I speak not of the mystery of ma be ignorant of the mechanical arcana king pictures, but of that which in- of art. Secrets of practice are provolves their merits and demerits, fitable to none but practitioners. when made. That there should be When I look on a fine picture, I technical secrets, mysteries of the would gladly forget the laborious, craft, is no more than might be ex greasy, dirty-handed process that pected. I can easily conceive, that produced so much beauty, and beto paint air, may be as difficult as to lieve it a living emanation of the inraise the wind, and that I never could spired intellect—a magic mirror of do by whistling--that middle tint, the artist's mind. What youthful poet, like other happy middles, is hard to wooing his Fancy's Queen with tender hit, and harder to keep-that a true poesy, would choose to have her witcarnation is as skilful a compound as ness to his “poetic pains”—the blots, a haggis—that to group a picture the erasures, the gnawing of his pen successfully may be as delicate a -his stolen glances at the rhyming concern as to marsbal a country dictionary, his furtive forays into the dance at a country assembly, (and Elegant Extracts,” and the “Beauthat would puzzle a modern herald, ties of the Living Poets ?” What or seneschal of the olden time,) extempore preacher would expose that the inner light of the Venetian his note-book to his congregation ? colourists may be as unaccountable as For my own part I like a good beefthe inward illumination of the elect steak, but have no desire to follow ---nay, I apprehend and appreciate it from the stall to the gridiron. I the science and dexterity which can dearly love a Christmas pantomime. distinguish a horse from a crocodile, Old Prynne and Jeremy Collier, if and a tree from a birch-broom. As their bearts were in the right place, for chiaroscuro, tone, keeping, con- (and Jeremy was a sound nonjuring tour, repose, &c. they are words Tory,) would have uncursed the which I venerate and understand as stage, had they seen the bliss of wonwell as your worthy precentor doth derment, the bright, round, rosy, inSelah, Michtham, Negonoth, or Hal- nocent faces of the children, the lelujah. Yet I doubt not they have a smug, rustic, half-childish delight of meaning, as precise and categorical country cousins, and the glorious as the polarity of moral truth. Of independence of the one-shilling galthe executive difficulties of art I may lery, at these silent dramas. But I be allowed to judge—inasmuch as, would not, like the gallants of Shakafter many years' self-instruction, and speare's days, place my stool on the six lessons from an itinerant draw. stage during the performance, for ing-master, I never could represent fear of slipping through a trap-door, a joint stool in just perspective, or nor venture behind the scenes, lest delineate the correct profile of a gib- I should forget to give Columbine bet. As for colouring, though I was her title, or mistake some venerable early aware that light and shade in Peer for Pantaloon. nature do not lie in jagged patches like the skin of a spotted negro, nor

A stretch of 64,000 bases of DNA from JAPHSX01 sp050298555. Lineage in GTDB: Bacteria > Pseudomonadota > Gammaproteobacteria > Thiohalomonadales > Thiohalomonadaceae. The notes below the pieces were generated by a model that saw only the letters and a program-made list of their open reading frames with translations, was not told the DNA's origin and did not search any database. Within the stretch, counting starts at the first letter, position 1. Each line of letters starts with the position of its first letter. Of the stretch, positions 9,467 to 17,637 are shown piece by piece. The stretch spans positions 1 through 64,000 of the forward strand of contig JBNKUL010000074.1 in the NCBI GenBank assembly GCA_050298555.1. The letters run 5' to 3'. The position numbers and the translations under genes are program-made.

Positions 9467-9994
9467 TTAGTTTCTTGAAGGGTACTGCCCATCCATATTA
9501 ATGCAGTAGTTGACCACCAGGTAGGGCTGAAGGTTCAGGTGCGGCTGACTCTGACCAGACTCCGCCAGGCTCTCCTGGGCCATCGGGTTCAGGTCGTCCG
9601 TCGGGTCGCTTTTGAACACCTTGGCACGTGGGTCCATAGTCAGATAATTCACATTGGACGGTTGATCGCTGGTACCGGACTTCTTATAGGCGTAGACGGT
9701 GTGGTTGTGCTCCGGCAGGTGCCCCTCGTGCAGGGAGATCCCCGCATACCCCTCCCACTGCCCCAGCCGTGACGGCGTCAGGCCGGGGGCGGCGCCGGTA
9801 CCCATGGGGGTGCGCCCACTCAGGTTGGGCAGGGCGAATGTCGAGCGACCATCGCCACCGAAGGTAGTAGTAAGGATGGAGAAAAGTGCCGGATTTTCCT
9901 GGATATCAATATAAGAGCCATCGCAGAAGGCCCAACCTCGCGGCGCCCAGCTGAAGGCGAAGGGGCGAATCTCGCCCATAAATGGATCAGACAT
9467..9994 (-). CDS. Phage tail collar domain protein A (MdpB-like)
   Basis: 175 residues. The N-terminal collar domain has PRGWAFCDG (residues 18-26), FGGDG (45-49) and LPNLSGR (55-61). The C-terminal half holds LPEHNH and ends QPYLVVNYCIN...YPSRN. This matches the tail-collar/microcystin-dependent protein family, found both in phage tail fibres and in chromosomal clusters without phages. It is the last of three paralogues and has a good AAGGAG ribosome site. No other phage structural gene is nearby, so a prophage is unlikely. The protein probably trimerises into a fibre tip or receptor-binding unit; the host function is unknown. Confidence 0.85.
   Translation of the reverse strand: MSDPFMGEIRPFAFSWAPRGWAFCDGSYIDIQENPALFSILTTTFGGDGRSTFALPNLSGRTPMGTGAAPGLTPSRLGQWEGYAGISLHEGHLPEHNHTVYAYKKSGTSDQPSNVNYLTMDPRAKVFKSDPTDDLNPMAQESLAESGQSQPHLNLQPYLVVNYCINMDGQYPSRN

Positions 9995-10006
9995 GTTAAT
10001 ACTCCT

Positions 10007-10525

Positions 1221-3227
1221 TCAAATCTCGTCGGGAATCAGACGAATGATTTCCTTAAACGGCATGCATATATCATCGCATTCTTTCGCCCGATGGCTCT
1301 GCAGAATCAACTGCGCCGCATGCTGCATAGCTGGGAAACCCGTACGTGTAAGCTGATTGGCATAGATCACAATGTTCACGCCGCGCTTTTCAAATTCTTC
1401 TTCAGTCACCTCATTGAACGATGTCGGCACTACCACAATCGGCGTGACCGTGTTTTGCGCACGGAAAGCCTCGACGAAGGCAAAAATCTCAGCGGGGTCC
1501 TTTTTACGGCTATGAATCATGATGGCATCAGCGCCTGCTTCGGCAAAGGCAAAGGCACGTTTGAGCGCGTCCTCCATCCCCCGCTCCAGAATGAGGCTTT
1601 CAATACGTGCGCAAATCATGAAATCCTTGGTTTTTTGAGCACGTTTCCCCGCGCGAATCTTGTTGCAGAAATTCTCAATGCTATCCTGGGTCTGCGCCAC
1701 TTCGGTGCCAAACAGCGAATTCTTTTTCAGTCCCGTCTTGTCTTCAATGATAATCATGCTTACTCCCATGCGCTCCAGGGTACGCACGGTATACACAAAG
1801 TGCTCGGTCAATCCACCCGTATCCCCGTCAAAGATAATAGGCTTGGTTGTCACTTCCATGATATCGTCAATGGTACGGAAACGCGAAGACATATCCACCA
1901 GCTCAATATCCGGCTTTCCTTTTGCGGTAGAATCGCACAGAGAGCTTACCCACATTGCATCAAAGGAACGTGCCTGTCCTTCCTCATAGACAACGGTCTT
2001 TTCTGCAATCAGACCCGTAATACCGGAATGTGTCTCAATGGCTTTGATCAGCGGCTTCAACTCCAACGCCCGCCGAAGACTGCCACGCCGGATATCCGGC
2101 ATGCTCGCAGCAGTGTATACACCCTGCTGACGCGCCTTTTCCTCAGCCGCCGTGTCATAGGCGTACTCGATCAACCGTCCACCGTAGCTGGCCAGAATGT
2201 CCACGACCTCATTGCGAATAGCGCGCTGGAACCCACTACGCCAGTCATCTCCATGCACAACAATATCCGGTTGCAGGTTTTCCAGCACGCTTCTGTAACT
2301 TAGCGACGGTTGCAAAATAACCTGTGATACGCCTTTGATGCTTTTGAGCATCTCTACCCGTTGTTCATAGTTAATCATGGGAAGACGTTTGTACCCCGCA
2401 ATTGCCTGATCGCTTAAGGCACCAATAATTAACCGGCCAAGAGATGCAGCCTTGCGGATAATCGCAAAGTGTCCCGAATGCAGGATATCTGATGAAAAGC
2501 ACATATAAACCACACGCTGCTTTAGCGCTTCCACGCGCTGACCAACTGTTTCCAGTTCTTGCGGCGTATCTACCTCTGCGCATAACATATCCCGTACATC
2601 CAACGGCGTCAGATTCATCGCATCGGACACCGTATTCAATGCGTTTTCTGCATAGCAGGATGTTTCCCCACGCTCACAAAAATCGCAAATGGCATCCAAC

But there is a mystery in art which